Gongol.com Archives: April 2009
Brian Gongol


April 28, 2009

Socialism Doesn't Work General Motors will kill off Pontiac and submit to government nationalization
They're going to wipe out 42% of their dealers and 89% of the firm will soon be owned by the UAW and the Federal government. It's a dark day for many reasons, especially because GM didn't have to go this way. Besides, it's going to be a sad loss for people who feel a real affection for the Pontiac brand. Brand loyalties can run exceptionally deep in a free society -- witness the people who choose to be interred in Cubs-themed crematoria. For General Motors to "restructure" in a way that makes it something less than a profitable public company is a real disappointment.

Health How hydrogen sulfide, usually poisonous, might save lives
It appears to be capable of putting mammals (including us) into a state of hibernation, which could in turn allow us to save lives that might otherwise be lost to traumatic accidents far from help

Socialism Doesn't Work New Catholic bishop in Hong Kong wants China to reverse official policy on Tiananmen Square
But he seems afraid to rock the boat too much, saying he won't protest but will only pray. The members of the Hong Kong University Student Union just voted overwhelmingly -- 93% -- in favor of a motion requesting that the Chinese government apologize for the killings. We are nearly 20 years removed from the event, but political freedom for China still appears to be some distance away.

Water News EPA plans a survey on emerging contaminants

Science and Technology Forget red-light cameras: Better road design can do more to protect travelers
A story in the Washington Post discusses how the "maze of roads" around the Pentagon tends to confuse drivers, but most especially drunk drivers. The net effect is that they become quite easy for the police to identify and capture. The effect, supposedly, is entirely unintentional. But it goes to show that the way in which a road system is designed can have a significant effect on the way in which those roads are used. And it further buttresses the point that red-light cameras are a lazy way of trying to deter collisions at intersections. We know quite well that there are ways to design intersections better in order to prevent collisions -- ranging from extending the duration of yellow light periods to replacing intersections altogether with roundabouts. But instead, some communities have installed red-light cameras and use them to conduct remote surveillance on drivers, which is creepy and liberty-eroding. Americans have a right not to be watched, literally or figuratively, by a government that can get the same job done (in this case, reducing traffic accidents) without watching them.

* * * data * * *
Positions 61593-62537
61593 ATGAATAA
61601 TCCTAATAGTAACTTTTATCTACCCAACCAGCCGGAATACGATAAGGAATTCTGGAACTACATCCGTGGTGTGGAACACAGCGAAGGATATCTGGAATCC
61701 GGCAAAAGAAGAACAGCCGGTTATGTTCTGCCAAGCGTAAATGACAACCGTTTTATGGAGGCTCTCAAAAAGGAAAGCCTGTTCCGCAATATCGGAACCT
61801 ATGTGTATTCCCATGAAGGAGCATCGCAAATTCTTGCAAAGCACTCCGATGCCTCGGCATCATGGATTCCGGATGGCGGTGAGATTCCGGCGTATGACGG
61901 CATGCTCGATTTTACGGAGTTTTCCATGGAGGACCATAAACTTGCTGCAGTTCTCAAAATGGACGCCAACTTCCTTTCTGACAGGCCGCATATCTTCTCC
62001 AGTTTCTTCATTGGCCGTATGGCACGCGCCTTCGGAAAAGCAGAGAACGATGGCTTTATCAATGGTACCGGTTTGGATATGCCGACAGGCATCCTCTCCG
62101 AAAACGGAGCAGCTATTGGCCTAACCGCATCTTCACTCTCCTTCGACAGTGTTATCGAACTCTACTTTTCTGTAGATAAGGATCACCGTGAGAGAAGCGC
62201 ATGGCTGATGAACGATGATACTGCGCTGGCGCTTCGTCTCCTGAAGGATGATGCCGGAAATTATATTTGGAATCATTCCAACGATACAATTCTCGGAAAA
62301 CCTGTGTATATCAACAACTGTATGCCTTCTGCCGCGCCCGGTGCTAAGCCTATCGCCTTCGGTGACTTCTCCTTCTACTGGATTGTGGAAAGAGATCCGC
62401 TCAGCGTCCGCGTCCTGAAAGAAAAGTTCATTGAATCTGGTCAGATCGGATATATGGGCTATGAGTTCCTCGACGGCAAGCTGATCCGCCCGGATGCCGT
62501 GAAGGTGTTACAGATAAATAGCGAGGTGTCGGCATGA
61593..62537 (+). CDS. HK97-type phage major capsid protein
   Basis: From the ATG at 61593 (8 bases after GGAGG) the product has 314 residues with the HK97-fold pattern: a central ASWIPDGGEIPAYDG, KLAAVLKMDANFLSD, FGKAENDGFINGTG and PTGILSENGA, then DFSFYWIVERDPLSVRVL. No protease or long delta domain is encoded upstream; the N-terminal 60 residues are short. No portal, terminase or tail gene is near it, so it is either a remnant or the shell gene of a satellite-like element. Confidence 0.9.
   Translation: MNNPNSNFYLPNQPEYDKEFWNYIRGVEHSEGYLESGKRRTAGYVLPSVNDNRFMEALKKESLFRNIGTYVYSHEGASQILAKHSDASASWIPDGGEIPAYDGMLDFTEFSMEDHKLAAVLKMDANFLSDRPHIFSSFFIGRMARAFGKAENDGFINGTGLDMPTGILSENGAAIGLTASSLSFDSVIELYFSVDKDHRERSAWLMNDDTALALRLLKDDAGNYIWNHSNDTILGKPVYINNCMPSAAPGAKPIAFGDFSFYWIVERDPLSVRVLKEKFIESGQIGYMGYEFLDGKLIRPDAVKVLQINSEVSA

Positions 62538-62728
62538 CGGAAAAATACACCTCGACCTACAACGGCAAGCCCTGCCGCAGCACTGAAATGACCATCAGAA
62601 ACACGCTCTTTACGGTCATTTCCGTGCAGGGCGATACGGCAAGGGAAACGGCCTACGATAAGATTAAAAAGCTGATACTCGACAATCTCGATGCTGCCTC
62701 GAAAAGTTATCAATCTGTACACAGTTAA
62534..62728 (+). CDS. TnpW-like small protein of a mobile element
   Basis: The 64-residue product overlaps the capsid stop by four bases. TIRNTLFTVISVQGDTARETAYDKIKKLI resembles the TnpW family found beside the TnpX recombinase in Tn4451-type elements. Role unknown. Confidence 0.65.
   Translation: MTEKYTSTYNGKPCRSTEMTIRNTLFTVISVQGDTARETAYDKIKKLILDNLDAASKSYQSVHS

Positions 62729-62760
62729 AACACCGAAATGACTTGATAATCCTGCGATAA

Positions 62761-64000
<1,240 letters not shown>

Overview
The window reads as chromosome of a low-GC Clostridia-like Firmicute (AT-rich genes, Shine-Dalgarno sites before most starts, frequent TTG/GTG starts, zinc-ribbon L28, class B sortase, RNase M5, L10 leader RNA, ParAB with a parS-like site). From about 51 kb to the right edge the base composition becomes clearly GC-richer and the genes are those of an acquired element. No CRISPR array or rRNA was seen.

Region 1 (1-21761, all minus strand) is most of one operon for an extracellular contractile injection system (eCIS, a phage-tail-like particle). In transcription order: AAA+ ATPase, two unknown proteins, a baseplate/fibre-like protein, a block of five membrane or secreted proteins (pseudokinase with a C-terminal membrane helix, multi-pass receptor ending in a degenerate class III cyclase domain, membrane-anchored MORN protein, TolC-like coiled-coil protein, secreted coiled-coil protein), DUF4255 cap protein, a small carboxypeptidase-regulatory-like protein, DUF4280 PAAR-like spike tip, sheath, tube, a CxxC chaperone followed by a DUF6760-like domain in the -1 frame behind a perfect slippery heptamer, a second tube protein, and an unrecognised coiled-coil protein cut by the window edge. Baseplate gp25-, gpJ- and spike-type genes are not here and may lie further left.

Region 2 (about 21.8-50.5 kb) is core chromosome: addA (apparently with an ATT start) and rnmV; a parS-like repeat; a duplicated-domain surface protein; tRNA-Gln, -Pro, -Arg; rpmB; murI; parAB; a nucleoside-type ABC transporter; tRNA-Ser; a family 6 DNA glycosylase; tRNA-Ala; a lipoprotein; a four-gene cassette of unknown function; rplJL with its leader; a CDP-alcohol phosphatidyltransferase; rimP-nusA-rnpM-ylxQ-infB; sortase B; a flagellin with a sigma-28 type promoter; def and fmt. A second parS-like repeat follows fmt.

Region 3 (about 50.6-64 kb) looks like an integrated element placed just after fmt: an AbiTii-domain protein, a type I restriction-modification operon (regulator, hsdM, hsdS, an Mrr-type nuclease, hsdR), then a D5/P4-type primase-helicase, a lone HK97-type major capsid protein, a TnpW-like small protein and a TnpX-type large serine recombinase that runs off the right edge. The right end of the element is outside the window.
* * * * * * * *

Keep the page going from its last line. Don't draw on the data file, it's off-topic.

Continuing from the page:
Health New research says the heart generates new cells throughout a person's lifetime
It was previously thought that we were born with all the heart cells we'd ever have

Broadcasting Podcast: Bicycle trails in Central Iowa
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Broadcasting Podcast: Snowblowers and other things
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